What will it take to run a marathon in less than two hours? The world's fastest times for the marathon have been dropping since the distance of 26.2 miles was made official nearly 100 years ago. But after a noticeable decline that occurred for a half century, the times, while still edging lower, have stalled several minutes north of two hours for the past decade.
For the first time, 1:59 examines what it will take for an elite distance runner to go subtwo hours. It will require more than raw talent, optimal body size, and great athletic genes. In order to become marathon's Roger Bannister and smash this elusive record, this runner must follow a healthy diet and an individualized training regimen that takes advantage of specific environmental factors ("live high, train low"). Because precious seconds count over each mile run, other critical considerations include improved running form and economy, sharpened mental focus, and wearing the right type of racing flats (or even going barefoot).
The athlete who finally breaks distance running's most tantalizing barrier will become a worldwide celebrity overnight. Will the runner be a Kenyan, an Ethiopian, an American, or a marathoner from another country? And how soon will it happen?
By providing a unique window into the highly competitive world of elite marathon running, this book also allows running enthusiasts to have a thorough understanding of the true potential of endurance athletes. And in turn, they can apply the same training and racing principles discussed in 1:59 to their own running, whether it's a 10K, half marathon, marathon, or ultramarathon.
©2014 Philip Maffetone (P)2014 Audible Inc.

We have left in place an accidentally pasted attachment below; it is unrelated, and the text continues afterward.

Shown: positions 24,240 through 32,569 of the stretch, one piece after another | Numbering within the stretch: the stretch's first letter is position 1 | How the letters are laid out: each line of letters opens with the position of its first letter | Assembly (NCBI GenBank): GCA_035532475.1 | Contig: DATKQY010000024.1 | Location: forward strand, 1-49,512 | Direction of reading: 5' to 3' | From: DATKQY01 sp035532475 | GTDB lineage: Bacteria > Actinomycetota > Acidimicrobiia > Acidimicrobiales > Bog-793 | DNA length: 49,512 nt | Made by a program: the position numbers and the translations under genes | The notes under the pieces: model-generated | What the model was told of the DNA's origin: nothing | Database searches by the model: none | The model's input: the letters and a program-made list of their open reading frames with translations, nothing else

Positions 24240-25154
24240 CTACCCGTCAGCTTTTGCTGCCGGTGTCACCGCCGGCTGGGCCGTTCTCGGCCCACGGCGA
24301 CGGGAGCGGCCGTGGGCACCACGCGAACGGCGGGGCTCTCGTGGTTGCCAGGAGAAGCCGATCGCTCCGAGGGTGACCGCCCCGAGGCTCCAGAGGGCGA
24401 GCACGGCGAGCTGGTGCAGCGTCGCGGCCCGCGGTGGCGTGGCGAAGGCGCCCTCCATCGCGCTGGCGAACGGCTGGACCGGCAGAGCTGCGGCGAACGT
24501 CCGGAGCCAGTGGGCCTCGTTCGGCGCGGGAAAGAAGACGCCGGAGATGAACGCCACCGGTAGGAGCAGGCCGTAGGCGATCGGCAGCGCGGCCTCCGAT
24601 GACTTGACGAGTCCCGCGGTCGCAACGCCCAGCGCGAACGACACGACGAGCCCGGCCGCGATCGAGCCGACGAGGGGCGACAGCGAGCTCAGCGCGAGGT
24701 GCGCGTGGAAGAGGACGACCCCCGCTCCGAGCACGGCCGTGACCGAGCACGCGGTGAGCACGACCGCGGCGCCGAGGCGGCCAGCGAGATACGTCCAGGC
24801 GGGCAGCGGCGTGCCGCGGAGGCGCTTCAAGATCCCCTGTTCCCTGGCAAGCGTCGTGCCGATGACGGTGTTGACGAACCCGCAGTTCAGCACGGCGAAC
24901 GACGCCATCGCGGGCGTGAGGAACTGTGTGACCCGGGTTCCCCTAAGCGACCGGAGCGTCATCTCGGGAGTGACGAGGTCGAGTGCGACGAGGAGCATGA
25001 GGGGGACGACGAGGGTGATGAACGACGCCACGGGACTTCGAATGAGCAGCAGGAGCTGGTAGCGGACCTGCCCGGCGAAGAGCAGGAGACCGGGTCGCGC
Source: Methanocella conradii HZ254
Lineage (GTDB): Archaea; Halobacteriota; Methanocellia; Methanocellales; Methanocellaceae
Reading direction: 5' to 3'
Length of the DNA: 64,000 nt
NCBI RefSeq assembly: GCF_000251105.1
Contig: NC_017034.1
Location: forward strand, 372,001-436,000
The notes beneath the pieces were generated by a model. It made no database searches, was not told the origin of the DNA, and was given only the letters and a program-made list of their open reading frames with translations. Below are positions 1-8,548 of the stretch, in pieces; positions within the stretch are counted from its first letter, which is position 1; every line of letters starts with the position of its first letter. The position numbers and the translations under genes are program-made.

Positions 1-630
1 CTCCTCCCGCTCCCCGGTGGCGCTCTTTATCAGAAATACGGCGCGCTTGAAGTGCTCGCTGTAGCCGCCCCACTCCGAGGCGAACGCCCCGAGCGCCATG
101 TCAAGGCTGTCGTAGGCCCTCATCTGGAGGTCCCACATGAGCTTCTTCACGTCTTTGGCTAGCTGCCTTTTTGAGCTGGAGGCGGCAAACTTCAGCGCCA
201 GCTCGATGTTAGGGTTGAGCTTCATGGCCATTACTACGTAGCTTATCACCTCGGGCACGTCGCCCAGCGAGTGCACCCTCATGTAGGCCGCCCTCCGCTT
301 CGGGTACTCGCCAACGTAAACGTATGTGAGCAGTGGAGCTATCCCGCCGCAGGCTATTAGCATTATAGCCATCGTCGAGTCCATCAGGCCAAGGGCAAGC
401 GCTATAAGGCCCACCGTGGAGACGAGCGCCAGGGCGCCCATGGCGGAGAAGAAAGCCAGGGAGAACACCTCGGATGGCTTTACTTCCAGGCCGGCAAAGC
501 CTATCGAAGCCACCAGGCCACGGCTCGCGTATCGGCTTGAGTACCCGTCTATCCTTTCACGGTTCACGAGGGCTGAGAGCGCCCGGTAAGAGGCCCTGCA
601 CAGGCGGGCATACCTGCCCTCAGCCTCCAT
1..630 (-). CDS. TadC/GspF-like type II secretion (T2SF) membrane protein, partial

In providing his insight into the possibility of a one hour and 59 minute marathon, Dr. Maffetone gives you some great training advice. This is not only a great book for those wanting to learn about elite marathoners, it is also a great book for those of us who just want to run faster.
Phill is among the prophets and sages of endurance sports. You can't get within 30 feet of him without learning some insight.
Enjoyed this book and all the different information contained within it. It is worth a read of the actual book for some of the training information unless you can listen multiple times?
If you have read Maffetone's other work, there might be little new here for you. Much of the book is his training approach restated, with periodic returns to this book's theme of a sub-2 hour marathon. Some of his genetic observations are incompatible with the material in The Sports Gene, which appears more advanced in the field of genetics. However, there is much interesting training advice here for a newcomer to Mafferone's ideas.
The audio version is well done.
Everything in this book is dead on! If you are an endurance athlete or just a recreational runner this is a must listen, read, and follow book!
I love to make my mind think anew! For every book I read, my world grows. Maybe I need a bigger world, bigger then the one we have today?
Wrench in the machine!
Insight that really makes one evaluate old thinking. Also given in such a way that it is easy to understand.
"Turns conventional wisdom on its head"
Maffetone is one of the leaders in the field of endurance sports, and much of what he says goes against conventions - train slower, limit volume, eat fat, run barefoot etc. There is method to his "madness". I have been following his principles for years and have enjoyed great health AND performance as a result. This book is really about everything that he preaches, and how it can help already-elite marathoners to take that jump and move below the sub-2hr barrier.
Any other of Maffetone's books, but most famously "The Big Book Of Endurance Training And Racing". Unfortunately this is not available at the time of writing as an audiobook. Otherwise look for podcasts featuring Dr Phil. His advice and teaching are out there if you look for it.
It's not really about running a sub-2hr marathon. It's a book about how optimal health and training will make anyone, you or I, into the best endurance athletes we can be, no matter what your sport or your genes.
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